(b) a second adjustable flow regulator, connected between the second inlet and the first adjustable flow regulator, for regulating the flow of gas supplied thereto, and
(c) an ozone control assembly for introducing ozone into the gas flowing out of the second adjustable flow regulator, said ozone control assembly including an ozone generator and ozone control means for controlling the quantity of said ozone.
11. A detector as set forth in claim 10 in which the first adjustable flow regulator includes a flow controller having input, output and control lines and a flow rate adjustment valve, the adjustment valve being connected between the output and control lines of the flow controller; and in which the second adjustable flow regulator is connected to the first adjustable flow regulator between the output line and the adjustment valve thereof.
12. A detector as set forth in claim 10 in which the ozone control assembly includes a first bypass valve upstream of the ozone generator and a second bypass valve downstream of the ozone generator, said bypass valves together serving the controllably bypass gas flow around the ozone generator, and in which operating power is applied to the ozone generator only when the first and second bypass valves do not bypass gas flow around the ozone generator.
13. A detector as set forth in claim 10 or 11 in which said ozone control means includes a parallel flow control device connected in parallel with the ozone generator and a series flow control device connected in series with the ozone generator.
14. A detector as set forth in claim 13 in which the parallel flow control device is maintained in a fixed flow resistance condition when the condition of the series flow control device changes, and in which the series flow control device is maintained in a fixed flow resistance condition when the condition of the parallel flow control device changes.
15. A detector as set forth in claim 13 in which one of the flow control devices is a fixed flow resistance and in which the other of said flow control devices is a manually adjustable valve.
16. A detector as set forth in claim 10 including source-select valve means, connected between the detector outlet and the sample inlet, for selectably connecting the sample inlet to a source of sample gas or to the detector outlet.
17. In a conversion efficiency detector having a first inlet for connection to a source of a nitric oxide containing standard gas, a second inlet for connection to a source of an oxygen containing zero gas, and an outlet for connection to the sample inlet of an oxides of nitrogen analyzer, the improvement comprising:
an ozone control assembly having:
(a) an ozone generator for converting to ozone a portion of the oxygen in the zero gas,
(b) a first flow control device connected in series with the ozone generator, and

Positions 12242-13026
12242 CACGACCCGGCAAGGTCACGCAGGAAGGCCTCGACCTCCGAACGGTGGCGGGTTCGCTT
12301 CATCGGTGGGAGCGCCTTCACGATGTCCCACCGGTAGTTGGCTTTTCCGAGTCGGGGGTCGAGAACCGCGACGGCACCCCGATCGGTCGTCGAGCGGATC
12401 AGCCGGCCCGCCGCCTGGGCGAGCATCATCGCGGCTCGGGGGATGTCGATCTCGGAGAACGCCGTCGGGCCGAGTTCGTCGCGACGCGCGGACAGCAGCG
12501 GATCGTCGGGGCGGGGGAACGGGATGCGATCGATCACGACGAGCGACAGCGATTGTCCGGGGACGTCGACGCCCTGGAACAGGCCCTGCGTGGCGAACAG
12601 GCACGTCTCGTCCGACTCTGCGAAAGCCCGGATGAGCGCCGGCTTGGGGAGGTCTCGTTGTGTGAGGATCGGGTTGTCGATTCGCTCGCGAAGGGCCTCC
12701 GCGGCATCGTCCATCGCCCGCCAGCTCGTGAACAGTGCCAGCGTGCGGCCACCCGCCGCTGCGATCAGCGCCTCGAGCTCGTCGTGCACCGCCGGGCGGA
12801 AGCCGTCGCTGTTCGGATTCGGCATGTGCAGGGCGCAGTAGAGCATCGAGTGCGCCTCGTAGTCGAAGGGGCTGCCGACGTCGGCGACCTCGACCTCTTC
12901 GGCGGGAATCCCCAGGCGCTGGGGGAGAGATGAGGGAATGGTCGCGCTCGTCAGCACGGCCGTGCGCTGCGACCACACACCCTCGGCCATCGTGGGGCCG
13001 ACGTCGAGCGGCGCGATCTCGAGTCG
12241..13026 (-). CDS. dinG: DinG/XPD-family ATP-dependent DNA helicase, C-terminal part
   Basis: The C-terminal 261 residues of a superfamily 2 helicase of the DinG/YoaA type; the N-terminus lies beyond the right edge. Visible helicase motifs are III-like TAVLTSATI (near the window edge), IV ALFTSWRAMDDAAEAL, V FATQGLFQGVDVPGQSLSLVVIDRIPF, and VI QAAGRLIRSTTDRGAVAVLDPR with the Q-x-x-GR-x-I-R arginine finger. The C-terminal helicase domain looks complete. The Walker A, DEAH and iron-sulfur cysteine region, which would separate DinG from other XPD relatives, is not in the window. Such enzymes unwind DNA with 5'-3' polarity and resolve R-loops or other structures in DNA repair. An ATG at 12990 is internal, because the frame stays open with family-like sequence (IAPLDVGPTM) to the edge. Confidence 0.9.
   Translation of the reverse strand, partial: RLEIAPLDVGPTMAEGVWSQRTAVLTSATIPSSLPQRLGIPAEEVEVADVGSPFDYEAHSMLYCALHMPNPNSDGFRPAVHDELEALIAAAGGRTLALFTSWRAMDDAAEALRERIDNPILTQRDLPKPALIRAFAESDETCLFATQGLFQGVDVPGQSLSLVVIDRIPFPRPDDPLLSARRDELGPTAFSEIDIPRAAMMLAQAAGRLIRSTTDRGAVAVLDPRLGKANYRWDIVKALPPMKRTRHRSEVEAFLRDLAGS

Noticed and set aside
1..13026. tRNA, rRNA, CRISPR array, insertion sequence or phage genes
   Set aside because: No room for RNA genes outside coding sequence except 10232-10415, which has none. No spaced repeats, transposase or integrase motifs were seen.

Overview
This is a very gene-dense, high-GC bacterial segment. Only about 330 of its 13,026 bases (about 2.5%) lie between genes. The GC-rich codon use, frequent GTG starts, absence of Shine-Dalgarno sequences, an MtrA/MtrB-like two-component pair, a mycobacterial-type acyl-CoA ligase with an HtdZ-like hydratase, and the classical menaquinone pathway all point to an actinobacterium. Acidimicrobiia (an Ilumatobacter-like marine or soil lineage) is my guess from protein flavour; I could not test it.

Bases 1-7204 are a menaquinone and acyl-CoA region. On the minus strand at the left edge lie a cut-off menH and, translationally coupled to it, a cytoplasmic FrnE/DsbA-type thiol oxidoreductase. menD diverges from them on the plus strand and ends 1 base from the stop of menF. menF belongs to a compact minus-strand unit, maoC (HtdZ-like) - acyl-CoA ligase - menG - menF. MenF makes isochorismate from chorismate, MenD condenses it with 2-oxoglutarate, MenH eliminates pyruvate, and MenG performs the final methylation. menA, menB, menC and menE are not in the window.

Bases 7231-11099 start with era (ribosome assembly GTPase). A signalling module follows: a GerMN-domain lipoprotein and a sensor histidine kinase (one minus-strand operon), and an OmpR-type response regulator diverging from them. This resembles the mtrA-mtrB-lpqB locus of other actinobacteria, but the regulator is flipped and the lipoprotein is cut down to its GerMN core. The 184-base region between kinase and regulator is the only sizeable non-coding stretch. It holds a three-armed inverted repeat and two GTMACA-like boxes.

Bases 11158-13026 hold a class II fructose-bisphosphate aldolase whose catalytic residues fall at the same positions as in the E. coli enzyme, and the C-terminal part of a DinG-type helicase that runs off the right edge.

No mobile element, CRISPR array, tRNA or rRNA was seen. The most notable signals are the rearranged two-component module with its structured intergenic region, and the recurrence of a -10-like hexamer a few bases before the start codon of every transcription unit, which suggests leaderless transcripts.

(c) a second flow control device connected in parallel with the ozone generator, and
means for connecting the ozone control assembly between the second inlet and the outlet to controllably introduce ozone into the gas flowing between the first inlet and the outlet, said flow control devices jointly controlling the quantity of ozone introduced by the ozone control assembly.
18. A detector as set forth in claim 17 in which the first and second flow control devices are manually adjustable valves.
19. A detector as set forth in claim 18 in which the first flow control valve is adjusted while the second flow control valve is substantially fully open, and in which the second flow control valve is adjusted while the first flow control valve is substantially fully open.
20. A detector as set forth in claim 17 in which one of the flow control devices is a fixed flow resistance and in which the other of the control devices is a manually adjustable valve.
21. A detector as set forth in claim 17, 18, 19, or 20 including a third flow control device connected in series with the ozone control assembly, the combined effective flow resistance of the first and second flow devices being relatively small in relation to the flow resistance of the third flow control device.
22. A detector as set forth in claim 17 including means for controllably bypassing gas flow around the ozone control assembly.
23. A detector as set forth in claim 22 in which operating power is removed from the ozone generator when said bypass means is bypassing gas flow around the ozone control assembly, and in which the ozone generator is supplied with a substantially constant level of operating power when said bypass means is not bypassing gas flow around the ozone control assembly.
Description
BACKGROUND OF THE INVENTION